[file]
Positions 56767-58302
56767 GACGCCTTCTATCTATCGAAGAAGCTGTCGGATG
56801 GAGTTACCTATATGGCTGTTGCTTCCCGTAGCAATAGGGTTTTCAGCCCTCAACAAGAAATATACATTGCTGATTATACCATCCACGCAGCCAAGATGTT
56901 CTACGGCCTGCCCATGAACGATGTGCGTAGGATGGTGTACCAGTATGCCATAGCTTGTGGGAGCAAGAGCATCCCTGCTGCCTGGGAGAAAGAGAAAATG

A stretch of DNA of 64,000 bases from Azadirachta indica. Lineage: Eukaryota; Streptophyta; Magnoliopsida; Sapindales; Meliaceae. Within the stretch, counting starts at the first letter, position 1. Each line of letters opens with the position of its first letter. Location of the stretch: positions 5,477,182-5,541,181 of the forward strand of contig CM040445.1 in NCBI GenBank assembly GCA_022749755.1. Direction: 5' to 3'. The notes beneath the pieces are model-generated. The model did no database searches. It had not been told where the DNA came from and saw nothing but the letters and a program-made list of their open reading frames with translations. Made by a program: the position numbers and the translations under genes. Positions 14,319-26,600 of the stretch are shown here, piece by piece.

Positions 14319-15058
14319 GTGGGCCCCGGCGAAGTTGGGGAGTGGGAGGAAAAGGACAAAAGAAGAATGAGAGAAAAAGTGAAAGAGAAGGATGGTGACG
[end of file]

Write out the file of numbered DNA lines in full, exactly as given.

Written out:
Positions 56767-58302
56767 GACGCCTTCTATCTATCGAAGAAGCTGTCGGATG
56801 GAGTTACCTATATGGCTGTTGCTTCCCGTAGCAATAGGGTTTTCAGCCCTCAACAAGAAATATACATTGCTGATTATACCATCCACGCAGCCAAGATGTT
56901 CTACGGCCTGCCCATGAACGATGTGCGTAGGATGGTGTACCAGTATGCCATAGCTTGTGGGAGCAAGAGCATCCCTGCTGCCTGGGAGAAAGAGAAAATG

A stretch of DNA of 64,000 bases from Azadirachta indica. Lineage: Eukaryota; Streptophyta; Magnoliopsida; Sapindales; Meliaceae. Within the stretch, counting starts at the first letter, position 1. Each line of letters opens with the position of its first letter. Location of the stretch: positions 5,477,182-5,541,181 of the forward strand of contig CM040445.1 in NCBI GenBank assembly GCA_022749755.1. Direction: 5' to 3'. The notes beneath the pieces are model-generated. The model did no database searches. It had not been told where the DNA came from and saw nothing but the letters and a program-made list of their open reading frames with translations. Made by a program: the position numbers and the translations under genes. Positions 14,319-26,600 of the stretch are shown here, piece by piece.

Positions 14319-15058
14319 GTGGGCCCCGGCGAAGTTGGGGAGTGGGAGGAAAAGGACAAAAGAAGAATGAGAGAAAAAGTGAAAGAGAAGGATGGTGACG